Tuscan craftsmen, Mosaic with Angelic hierarchies (second register)
- Tuscan craftsmen - Bonaventura Berlinghieri - Master of Santa Maria Primerana - Master of the San Francesco Bardi
- C. 1240-1260
- Baptistery of Saint John
- Specific location
- Interior, vault, second register from the top
- Polychrome tesserae of glass paste, gold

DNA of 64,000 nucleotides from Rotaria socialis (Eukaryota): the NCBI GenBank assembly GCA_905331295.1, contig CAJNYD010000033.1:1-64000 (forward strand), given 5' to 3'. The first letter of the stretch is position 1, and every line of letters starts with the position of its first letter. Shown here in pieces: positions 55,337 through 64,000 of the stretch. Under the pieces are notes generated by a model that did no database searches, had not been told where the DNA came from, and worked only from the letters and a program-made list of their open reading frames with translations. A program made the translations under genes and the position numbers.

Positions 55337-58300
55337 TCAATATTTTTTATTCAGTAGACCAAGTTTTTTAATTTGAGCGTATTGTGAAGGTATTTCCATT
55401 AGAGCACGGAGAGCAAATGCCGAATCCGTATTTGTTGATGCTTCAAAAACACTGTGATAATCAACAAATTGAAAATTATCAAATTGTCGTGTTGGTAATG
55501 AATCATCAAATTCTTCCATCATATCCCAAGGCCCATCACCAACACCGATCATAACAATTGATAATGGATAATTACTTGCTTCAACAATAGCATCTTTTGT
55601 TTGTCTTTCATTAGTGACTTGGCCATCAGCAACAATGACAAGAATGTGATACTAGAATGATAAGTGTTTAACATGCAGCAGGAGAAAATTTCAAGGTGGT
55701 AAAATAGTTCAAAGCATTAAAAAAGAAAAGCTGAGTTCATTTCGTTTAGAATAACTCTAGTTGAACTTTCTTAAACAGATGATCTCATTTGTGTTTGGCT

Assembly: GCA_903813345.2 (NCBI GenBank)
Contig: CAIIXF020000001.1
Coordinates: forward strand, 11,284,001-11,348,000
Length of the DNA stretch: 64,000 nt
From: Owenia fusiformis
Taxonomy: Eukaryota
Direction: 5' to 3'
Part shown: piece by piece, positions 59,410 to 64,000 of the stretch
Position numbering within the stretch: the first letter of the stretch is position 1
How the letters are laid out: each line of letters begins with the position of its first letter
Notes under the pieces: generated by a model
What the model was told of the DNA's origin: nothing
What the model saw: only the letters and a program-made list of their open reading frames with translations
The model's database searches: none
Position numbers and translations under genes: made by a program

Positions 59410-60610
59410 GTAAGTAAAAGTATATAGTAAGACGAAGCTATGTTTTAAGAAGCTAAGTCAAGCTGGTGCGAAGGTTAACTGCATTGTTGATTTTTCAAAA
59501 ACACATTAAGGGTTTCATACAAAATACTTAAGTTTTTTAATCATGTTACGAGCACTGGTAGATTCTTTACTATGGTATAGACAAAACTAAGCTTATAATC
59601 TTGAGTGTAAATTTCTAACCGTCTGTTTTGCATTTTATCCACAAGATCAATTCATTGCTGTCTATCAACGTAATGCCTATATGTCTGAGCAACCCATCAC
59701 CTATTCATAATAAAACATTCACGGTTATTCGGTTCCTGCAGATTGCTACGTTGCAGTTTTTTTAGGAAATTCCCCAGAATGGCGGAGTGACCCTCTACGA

The second ring of mosaics on the vault, created between 1240 and 1260, is attributed to various Tuscan masters. In this register, God the Father is represented among the angelic hierarchies, identified by inscriptions and with spiral columns placed between the individual angels. God takes the appearance of Christ, in keeping with the words "Whoever has seen me has seen the Father" (John 14:9), and significantly, his figure rises about the colossal Christ the judge. The letters Alpha and Omega, first and last of the Greek alphabet, have been inserted to left and right of God the Father, recalling the beginning and end of all creation, as is written in Revelations. This detail brings home the relationship with the image of Christ below: this is the God at the beginning of creation, mirrored below by the second coming of Christ, seen as the Judge at the end of all times, the two figures thus showing beginning and end of the entire story of human salvation. God the Father holds an open book with the writing Creavi Deo Angelos, meaning that he is king and creator of the angels, which flank him at either side. The iconographic source of these families of spiritual creatures is biblical, found especially in the Epistles of Paul, but their full understanding was established by the Doctrine of the Celestial Hierarchy, written by Pseudo-Dionysis the Aeropagite in the 5th century. Immediately beside God we recognise the Seraphim (red with fire) and the Cherubim (blue), each with a child’s face and six wings. Following, counterclockwise, there are the Domination, with sceptres; the Powers, with helmets, shields and spears; the Archangels, with scrolls unrolled; the Angels, with scrolls grasped in their hands; the Principalities, with staffs and banners; the Virtues, holding their sceptres as they admonish the youth; finally, the Thrones holding the mandorla, or divine throne.